0  of 16
In pictures: The English seaside
  • "Certain seaside towns have just about everything. Blackpool has more than everything: three piers, miles of hotels, and the iconic tower."

  • Mr Punch and his wife have been entertaining the English holidaymaker since 1662, and he's still going strong.

  • At 335ft long, Cleethorpes Pier is one of the shortest in the UK. This, year, it was sold to a venture partnership for more than £400,000.

  • "Lifts, trams, railways, funiculars, call them what you will, are a marvellous way to get from up there to down here and from down here to up there."

  • "Everyone loves a fishing boat - especially it it's wooden and being freshly painted by an old tar... along with the decline of deep-sea fishine, there has been a gradual disappearance of local fish shops, the transformations of fishermen's stroes and net shops into holiday homes, the construction of yachting marinas and the filling of harbours with pleasure craft."

  • "Arcades, pleasure domes, sideshows, ghosts and ghouls, crazy houses, laughing clowns, a peppering of the surreal, the unusual and the bizarre."

  • "Once one of the icons of the seaside amusement park, the old-style helter-skelters are fast disappearing. Only around three or four seaside helter skelters remain."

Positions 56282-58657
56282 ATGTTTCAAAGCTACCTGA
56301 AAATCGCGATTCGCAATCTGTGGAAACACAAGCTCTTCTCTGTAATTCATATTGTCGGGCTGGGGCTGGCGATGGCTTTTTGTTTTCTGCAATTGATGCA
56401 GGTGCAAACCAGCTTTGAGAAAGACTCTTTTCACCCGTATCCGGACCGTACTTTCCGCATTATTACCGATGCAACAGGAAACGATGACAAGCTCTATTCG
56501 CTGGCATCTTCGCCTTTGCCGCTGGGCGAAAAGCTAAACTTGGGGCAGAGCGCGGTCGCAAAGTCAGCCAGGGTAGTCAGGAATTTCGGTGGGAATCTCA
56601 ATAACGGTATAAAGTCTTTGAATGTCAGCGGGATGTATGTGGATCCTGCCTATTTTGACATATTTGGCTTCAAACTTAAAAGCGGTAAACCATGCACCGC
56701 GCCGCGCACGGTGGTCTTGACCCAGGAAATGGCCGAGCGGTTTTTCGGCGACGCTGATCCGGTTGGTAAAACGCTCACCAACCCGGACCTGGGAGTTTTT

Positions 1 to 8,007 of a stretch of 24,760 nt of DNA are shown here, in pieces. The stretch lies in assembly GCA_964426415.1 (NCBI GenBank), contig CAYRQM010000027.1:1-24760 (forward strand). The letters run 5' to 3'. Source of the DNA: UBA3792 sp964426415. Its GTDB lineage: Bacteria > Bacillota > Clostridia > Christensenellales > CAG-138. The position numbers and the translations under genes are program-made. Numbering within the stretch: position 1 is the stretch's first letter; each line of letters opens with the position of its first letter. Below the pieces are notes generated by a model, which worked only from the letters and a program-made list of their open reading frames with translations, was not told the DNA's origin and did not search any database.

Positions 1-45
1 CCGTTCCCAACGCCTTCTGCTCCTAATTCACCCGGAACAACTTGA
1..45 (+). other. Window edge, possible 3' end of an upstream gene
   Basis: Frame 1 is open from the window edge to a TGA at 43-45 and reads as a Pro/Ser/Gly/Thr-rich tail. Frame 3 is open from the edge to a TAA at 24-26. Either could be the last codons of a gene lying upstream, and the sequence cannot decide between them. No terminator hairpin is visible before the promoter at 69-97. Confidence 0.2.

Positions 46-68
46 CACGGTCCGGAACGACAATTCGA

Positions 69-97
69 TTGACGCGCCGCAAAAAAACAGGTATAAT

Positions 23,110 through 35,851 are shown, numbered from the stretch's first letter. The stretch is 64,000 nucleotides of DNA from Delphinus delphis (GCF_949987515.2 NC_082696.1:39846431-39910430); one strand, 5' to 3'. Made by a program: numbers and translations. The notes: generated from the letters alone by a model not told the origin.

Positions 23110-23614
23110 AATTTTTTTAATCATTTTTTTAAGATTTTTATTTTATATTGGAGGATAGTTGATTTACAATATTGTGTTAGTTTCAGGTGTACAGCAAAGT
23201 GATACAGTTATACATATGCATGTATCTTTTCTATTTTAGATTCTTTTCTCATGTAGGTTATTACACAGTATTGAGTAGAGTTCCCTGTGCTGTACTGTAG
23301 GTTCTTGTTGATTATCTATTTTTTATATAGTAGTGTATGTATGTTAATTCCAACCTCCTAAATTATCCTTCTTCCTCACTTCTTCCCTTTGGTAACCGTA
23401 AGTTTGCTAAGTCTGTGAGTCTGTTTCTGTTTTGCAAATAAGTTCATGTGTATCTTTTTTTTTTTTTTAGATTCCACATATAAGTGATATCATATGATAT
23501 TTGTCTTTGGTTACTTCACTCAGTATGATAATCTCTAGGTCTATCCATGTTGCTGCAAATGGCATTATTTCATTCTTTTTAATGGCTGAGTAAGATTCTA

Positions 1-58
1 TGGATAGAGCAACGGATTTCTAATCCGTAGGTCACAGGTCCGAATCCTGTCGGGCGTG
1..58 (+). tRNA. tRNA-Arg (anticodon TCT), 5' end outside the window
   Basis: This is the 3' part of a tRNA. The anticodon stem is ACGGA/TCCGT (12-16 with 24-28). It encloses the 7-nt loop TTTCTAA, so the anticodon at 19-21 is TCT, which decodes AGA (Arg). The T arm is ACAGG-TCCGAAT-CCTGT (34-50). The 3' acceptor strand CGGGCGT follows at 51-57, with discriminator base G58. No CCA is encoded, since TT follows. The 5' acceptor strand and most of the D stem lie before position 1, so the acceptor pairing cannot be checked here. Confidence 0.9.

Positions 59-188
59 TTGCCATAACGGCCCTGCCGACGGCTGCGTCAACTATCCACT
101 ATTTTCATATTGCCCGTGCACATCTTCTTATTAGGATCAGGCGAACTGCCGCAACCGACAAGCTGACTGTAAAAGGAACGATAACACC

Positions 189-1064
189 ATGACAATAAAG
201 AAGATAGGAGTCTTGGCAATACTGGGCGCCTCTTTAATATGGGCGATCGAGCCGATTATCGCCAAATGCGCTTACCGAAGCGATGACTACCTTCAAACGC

• One of the Britain's many quirky places to stay, this romantic little place comes complete with its own drawbridge.

  • "Busy beaches are for kids to play on and for mum and dad to read the newspaper."

  • "George Bernard Shaw once wrote: "'Heaven, as conventionally conceived, is a place so inane, so dull, so useless, so miserable, that nobody has ever ventured  to describe a whole day in heaven., though plenty of people have described a day a the seaside.'"

  • "Lighthouses have gradually become less important to navigation with advances in global positioning technology. Automation has led to the loss of the lighthouse keeper, although someone must still be on hand to change the bulbs."

  • People have been taking in the sea air and enjoying the pleasures of the North Pier since it opened to the public in 1863.

  • The English Seaside by Peter Williams will be published on 27 May 2013, price: £14.99.

  • "What can be the origin of the beach hut? Some suggest that "bathing machines" were re-used as changing rooms and then developed into picnic and sun rooms... If you like to sit in a musty, damp box full of yesterday's furniture and smelling of butane gas, listening to the rain on the roof and doing that wretched jigsaw with the missing piece, then this is for you."